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  • kris ng

WANTED - Fiction Book Recommendations

I am getting a new book today! It is Rob’s birthday and he insists. I don't know which book yet except I want fiction.


I am halfway through Quiet by Susan Cain and The Book of Awakening by Mark Nepo, the latter being a "spiritual daybook". Also by my bedside are The Moment of Lift by Melinda Gates, In Praise of Slowness by Carl Honore and Time is a Mother, a poem collection by Ocean Vuong – all in various stages of being read. All are non-fiction or short-form as well.


My reading selection has definitely changed over the years. I have veered towards non-fiction and short essays like Anna Quindlen’s Lots of Candles, Plenty of Cake and Cheryl Strayed’s Tiny Beautiful Things, both of which I tore through. I wonder if I enjoyed them so much because the female authors felt like older and wiser sisters dishing out advice between the lines, having been there and done that. Or was it more that the writing was bite-sized and easy to read?


It is likely my attention span has been irrevocably damaged from years of mobile phone usage and social media consumption that I can’t sit through longer forms nowadays. Or maybe I just haven’t gotten my hands on a really engrossing book in recent years. 


Last year, I read Margaret Atwood’s The Handmaid’s Tale but started to feel weary midway. I ploughed through the pages to finish the book only because Rob gave it to me as a Christmas gift. But I also read Memorial Drive: A Daughter’s Memoir by Natasha Trethewey from cover to cover and devoured Between Two Kingdoms: A Memoir of a Life Interrupted by Suleika Jaouad in the early days of COVID. It doesn’t escape me that I enjoyed the two memoirs but not so much the fiction.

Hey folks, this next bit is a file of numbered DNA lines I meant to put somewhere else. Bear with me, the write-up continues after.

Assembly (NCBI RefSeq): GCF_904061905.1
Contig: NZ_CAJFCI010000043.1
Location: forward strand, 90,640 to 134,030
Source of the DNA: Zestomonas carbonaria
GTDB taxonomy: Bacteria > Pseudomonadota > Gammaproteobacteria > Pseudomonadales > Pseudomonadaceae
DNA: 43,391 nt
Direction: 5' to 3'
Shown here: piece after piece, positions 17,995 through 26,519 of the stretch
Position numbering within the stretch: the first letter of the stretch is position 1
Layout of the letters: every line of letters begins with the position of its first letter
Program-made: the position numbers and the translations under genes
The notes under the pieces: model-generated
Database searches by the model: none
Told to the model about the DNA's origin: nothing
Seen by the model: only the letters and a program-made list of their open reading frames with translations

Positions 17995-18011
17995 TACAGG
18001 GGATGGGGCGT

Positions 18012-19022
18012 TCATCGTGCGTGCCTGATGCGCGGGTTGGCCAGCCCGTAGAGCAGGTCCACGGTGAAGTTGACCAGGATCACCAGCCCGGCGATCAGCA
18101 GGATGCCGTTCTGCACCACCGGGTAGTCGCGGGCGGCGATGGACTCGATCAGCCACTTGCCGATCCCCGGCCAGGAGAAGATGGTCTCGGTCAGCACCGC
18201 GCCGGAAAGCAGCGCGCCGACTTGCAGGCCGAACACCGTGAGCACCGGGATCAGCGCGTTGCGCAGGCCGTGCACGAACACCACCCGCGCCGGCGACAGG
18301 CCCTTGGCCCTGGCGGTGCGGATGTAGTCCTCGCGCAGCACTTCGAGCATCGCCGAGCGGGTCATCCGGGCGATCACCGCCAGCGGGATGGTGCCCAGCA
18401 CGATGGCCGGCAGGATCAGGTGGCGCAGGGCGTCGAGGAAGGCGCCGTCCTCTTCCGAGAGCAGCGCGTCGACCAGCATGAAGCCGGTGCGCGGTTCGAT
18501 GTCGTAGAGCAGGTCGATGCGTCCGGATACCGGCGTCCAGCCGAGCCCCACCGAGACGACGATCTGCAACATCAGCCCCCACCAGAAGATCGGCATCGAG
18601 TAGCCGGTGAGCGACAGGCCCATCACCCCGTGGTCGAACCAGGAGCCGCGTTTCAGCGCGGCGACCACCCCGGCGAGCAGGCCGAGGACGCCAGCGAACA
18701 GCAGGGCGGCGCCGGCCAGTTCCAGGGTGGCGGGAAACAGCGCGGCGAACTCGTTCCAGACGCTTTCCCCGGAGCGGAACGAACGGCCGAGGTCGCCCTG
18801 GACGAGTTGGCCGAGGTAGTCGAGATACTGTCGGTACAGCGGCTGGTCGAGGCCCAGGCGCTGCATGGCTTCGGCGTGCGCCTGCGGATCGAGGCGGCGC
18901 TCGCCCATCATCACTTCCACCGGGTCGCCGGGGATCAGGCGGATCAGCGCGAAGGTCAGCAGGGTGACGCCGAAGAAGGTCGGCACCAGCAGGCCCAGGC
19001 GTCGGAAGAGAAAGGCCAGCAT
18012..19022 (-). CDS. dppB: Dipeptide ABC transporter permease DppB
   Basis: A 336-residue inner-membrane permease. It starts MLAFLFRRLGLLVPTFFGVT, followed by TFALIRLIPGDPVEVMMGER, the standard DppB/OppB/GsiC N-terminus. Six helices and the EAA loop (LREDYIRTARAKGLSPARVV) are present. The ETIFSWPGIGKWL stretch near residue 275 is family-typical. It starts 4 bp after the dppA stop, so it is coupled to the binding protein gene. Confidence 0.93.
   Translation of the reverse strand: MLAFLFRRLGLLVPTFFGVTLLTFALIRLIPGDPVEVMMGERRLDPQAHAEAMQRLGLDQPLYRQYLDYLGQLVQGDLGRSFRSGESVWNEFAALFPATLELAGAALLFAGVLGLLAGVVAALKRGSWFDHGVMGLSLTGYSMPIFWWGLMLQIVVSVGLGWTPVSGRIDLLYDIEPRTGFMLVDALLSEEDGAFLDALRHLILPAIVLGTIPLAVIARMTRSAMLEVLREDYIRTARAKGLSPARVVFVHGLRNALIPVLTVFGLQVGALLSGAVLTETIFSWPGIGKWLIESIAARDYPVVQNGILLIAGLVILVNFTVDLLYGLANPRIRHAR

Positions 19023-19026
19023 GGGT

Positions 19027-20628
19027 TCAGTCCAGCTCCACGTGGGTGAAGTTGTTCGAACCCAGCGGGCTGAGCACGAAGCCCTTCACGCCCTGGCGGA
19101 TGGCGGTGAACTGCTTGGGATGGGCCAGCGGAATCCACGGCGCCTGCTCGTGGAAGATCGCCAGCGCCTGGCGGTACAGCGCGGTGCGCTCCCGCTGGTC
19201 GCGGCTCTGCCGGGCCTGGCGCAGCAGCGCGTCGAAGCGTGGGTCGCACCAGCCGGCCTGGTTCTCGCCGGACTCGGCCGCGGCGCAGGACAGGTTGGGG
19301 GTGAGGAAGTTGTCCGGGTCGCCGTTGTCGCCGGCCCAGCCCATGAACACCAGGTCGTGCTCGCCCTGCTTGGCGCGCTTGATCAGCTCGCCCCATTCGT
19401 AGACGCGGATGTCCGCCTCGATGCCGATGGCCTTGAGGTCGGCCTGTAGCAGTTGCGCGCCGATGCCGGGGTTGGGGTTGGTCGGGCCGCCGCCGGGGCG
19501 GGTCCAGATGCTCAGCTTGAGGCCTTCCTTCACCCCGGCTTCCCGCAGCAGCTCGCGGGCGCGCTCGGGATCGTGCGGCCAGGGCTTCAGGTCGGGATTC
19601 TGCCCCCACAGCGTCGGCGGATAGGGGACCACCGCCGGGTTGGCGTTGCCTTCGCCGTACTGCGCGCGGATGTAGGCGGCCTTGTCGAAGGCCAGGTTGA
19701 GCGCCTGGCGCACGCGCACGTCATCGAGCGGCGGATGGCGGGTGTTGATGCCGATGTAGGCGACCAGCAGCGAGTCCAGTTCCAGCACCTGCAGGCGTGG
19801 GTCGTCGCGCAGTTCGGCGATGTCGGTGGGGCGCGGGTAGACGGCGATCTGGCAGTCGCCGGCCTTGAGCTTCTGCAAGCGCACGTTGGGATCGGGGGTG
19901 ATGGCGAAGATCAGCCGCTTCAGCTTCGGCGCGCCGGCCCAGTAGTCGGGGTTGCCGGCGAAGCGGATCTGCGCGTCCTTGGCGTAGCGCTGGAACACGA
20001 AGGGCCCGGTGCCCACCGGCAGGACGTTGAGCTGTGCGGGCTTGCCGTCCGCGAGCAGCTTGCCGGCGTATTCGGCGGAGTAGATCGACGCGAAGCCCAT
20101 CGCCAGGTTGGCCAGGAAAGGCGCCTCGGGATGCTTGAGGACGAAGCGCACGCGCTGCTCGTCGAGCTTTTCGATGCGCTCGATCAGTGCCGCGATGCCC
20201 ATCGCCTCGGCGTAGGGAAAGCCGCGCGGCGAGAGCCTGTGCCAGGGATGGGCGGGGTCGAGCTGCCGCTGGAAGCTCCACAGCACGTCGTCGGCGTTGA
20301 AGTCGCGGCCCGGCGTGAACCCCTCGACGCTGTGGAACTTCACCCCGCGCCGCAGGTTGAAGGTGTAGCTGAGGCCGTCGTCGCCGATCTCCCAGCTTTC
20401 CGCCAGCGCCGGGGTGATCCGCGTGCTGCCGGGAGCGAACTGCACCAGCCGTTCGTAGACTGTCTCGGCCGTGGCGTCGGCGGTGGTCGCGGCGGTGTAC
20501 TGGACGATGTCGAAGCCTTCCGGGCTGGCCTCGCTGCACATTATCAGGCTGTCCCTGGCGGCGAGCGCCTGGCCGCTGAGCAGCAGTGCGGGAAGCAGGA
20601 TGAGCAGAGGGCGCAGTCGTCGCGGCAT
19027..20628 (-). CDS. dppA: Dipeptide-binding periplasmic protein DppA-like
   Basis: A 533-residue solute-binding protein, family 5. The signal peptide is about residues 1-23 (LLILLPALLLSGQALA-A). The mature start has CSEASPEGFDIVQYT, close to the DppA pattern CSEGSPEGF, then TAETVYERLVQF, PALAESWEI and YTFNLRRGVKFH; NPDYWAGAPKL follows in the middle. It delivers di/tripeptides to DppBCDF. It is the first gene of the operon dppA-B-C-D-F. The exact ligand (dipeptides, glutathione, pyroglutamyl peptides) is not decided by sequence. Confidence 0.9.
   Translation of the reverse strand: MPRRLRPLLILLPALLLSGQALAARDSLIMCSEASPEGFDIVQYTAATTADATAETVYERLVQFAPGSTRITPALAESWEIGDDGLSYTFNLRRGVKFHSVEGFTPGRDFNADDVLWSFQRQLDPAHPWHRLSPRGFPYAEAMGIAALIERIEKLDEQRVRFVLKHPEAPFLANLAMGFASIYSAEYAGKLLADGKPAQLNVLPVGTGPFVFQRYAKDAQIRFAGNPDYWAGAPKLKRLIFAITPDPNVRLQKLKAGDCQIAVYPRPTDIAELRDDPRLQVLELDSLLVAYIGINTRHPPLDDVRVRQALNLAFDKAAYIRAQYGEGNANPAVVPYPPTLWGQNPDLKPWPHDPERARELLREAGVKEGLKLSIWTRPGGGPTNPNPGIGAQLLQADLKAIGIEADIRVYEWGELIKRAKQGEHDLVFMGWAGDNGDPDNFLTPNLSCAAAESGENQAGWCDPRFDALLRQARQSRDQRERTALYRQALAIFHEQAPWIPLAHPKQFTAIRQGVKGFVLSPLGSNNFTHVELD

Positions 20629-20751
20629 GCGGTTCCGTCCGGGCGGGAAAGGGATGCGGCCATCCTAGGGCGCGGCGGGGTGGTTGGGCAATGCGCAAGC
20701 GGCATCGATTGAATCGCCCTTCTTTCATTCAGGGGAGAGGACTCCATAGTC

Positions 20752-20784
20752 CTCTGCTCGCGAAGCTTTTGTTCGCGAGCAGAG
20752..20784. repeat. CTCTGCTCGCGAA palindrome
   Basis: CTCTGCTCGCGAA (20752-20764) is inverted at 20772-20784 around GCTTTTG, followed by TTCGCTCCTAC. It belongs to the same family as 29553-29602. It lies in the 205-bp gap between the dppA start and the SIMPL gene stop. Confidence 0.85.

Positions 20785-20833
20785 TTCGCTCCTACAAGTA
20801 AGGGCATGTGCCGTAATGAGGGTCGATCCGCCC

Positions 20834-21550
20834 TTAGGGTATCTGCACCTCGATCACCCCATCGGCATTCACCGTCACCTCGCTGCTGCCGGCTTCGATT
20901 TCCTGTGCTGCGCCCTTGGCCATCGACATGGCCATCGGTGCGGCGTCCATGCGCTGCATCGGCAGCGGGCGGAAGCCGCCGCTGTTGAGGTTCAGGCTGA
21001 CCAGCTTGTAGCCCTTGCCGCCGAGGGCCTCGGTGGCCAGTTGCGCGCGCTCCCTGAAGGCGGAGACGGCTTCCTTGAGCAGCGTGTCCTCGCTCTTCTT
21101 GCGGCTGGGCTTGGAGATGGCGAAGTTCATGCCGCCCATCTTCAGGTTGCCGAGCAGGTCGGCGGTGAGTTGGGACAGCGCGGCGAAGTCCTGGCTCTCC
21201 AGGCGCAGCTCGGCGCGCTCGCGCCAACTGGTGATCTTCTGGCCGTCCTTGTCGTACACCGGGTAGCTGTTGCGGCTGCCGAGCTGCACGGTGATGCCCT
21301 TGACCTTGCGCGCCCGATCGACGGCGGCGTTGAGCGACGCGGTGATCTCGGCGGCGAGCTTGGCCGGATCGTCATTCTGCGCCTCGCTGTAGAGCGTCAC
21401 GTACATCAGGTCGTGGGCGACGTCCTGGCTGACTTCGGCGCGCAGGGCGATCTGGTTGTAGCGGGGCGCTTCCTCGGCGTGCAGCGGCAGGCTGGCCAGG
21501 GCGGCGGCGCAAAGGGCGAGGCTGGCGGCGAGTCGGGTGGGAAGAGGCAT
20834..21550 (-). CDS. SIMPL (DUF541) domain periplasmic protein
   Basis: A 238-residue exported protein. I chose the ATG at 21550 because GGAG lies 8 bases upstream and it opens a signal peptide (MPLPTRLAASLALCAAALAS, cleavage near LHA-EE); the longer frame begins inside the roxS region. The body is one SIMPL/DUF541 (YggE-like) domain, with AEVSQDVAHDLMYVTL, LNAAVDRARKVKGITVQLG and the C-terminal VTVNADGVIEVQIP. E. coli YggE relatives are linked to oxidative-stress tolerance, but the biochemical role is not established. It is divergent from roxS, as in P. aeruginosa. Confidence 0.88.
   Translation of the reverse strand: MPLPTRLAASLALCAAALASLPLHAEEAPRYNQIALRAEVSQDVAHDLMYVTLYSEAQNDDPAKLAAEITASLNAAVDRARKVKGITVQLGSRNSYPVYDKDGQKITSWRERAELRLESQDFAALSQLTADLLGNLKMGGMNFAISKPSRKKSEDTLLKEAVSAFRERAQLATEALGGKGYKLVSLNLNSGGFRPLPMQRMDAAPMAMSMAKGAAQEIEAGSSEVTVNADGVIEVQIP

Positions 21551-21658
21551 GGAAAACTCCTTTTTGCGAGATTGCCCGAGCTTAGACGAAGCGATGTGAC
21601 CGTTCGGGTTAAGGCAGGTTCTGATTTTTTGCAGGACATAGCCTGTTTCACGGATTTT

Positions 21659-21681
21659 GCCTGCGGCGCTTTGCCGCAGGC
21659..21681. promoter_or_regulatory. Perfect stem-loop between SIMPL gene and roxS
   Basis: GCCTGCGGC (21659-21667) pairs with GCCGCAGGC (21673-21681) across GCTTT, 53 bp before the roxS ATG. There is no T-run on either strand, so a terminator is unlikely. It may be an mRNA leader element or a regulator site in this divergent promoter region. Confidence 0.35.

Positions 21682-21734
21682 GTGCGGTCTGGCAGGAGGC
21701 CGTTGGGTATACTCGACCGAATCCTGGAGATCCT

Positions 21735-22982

Thing is, books I’ve read many many years ago and still remember fondly today were all fiction. Top of my mind are:



  • Flowers for Algernon by Daniel Keyes

  • I am David by Anne Holm

  • Olive Kitteridge by Elizabeth Strout, and

  • The Guernsey Literary and Potato Peel Pie Society by Mary Ann Shaffer

and Annie Barrows


If you ask me to tell you the story or characters in those books now, you wouldn’t get much given my lacklustre memory. I am not even certain if I would enjoy the books as much if I were to read them again now. But these books remain close to my heart. They are special because at the time I read them, I was magically teleported to a different space and time, immersed and lost at the same time. 


I miss that feeling. 


Which brings me to: what fiction books would you recommend? 


Please send your picks my way!

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